Australian students in Samoa for “transformative experience”

A group of students from Swinburne University of Technology in Melbourne are in Samoa to connect with locals and learn from the experience of travel, rather than a lecture in a classroom.

They are here with academic supervisors, Dr. Claire Dyson and Nicola Fish, and two guides from CERES Community Environment Park in Melbourne, Emily Connors and Chloe Horner.

The 23 students are from a range of disciplines and stages in their study, and the students will use their experience to some degree in their research.

Dr. Dyson, who is the Academic Program Coordinator of Work Integrated Learning said the students are being exposed to as many different sides of Samoa as possible, from government to non-government organisations, farmers, artists and private sector.

“The idea is that all of these experiences coalesce and these guys work out what is relevant for their discipline. It is really about transforming the individual.”

Innovation and Design student Steven Wang said the experience really has been transformational, pushing him out of his comfort zone to try something new.

“I’m more of a city person,” he laughed.

“Every time I travel I go to the Gold Coast and I stay in nice hotels. I don’t usually go out and experience nature, or talk with people.”

Rentia Britz, is studying Design, and said she is learning to relax into ‘Samoan time’ – a contrast to her rigid Melbourne routine.

“This ignites passion, I guess, instead of learning in a classroom. I feel more passionate to do different things than before,” she said.

During their trip, the group visited SkyEye, the Secretariat of the Pacific Regional Environment Program, Tiapapata Art Gallery and Samoa Victims Support Group. They will also go to Savaii.

“What we want is people who know who they are and know what they are passionate about but also have a clearer sense about their professional purpose – and that is a life goal,” Dr Dyson said.

Gaby Borne said the learning from experience has been a “breath of fresh air” from their laptops, books and study of the previous semester.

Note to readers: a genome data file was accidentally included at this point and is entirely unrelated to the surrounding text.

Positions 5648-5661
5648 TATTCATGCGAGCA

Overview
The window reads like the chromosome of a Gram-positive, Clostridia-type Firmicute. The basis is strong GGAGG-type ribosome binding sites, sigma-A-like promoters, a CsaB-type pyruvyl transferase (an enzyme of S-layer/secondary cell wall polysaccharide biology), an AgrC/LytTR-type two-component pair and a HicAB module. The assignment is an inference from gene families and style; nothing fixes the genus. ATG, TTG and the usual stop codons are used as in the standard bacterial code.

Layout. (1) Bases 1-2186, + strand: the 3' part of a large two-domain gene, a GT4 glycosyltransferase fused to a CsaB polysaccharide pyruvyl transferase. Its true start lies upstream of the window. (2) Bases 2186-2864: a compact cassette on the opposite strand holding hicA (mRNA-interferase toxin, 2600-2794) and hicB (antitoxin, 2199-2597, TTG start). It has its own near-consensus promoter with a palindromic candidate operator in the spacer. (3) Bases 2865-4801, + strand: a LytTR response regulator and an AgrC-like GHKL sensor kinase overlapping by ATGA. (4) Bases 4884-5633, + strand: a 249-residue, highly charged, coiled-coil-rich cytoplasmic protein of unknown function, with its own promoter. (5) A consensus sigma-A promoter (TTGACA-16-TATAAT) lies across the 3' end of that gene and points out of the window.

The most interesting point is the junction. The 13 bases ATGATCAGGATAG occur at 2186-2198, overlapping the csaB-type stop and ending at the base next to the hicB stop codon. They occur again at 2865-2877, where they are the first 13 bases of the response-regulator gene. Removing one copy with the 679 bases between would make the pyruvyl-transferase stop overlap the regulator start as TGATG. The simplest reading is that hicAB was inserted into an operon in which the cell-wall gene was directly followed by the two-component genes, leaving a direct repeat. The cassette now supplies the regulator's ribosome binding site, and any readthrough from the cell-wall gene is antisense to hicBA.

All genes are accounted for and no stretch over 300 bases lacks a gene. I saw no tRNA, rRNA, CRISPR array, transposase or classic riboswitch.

Jessica Capel, studying Digital Media said she has been writing down all her experiences in order to capture them for when the academic world comes back and they have to submit assignments on their trip. 

The disciplines range from design, health sciences, communications, to technology.   Olivia Crook is studying Computer Science, and said their session with SkyEye really caught her attention. 

“The work he was doing to bring technology here up to first world standards was really impressive,” Ms Crook said.

“The challenges he had like how slow processes can be, and how he goes around that because he is so passionate, was really cool.”

Fatima Mohamud is studying Health Science. She said the educational experience has been teaching her about herself, and how quickly she managed to adapt to Samoa.

“I really came to appreciate different cultural contexts.

“Even though we are not that far in proximity, there can be such various cultures and it is just amazing to see.”

CERES’ Chloe Hooper said her organisation has been building connection in Samoa for seven years, as part of a cultural exchange.

“The main purpose of these global trips is to build empathy, and shared understanding around some complex issues, but most importantly it’s about friendship. 

“What I really appreciate [about the students] is that they are not going in with solutions. They are going to listen, to understand.”

CERES partners with different universities to help organise various kinds of trips to Samoa as well as all over the world. 

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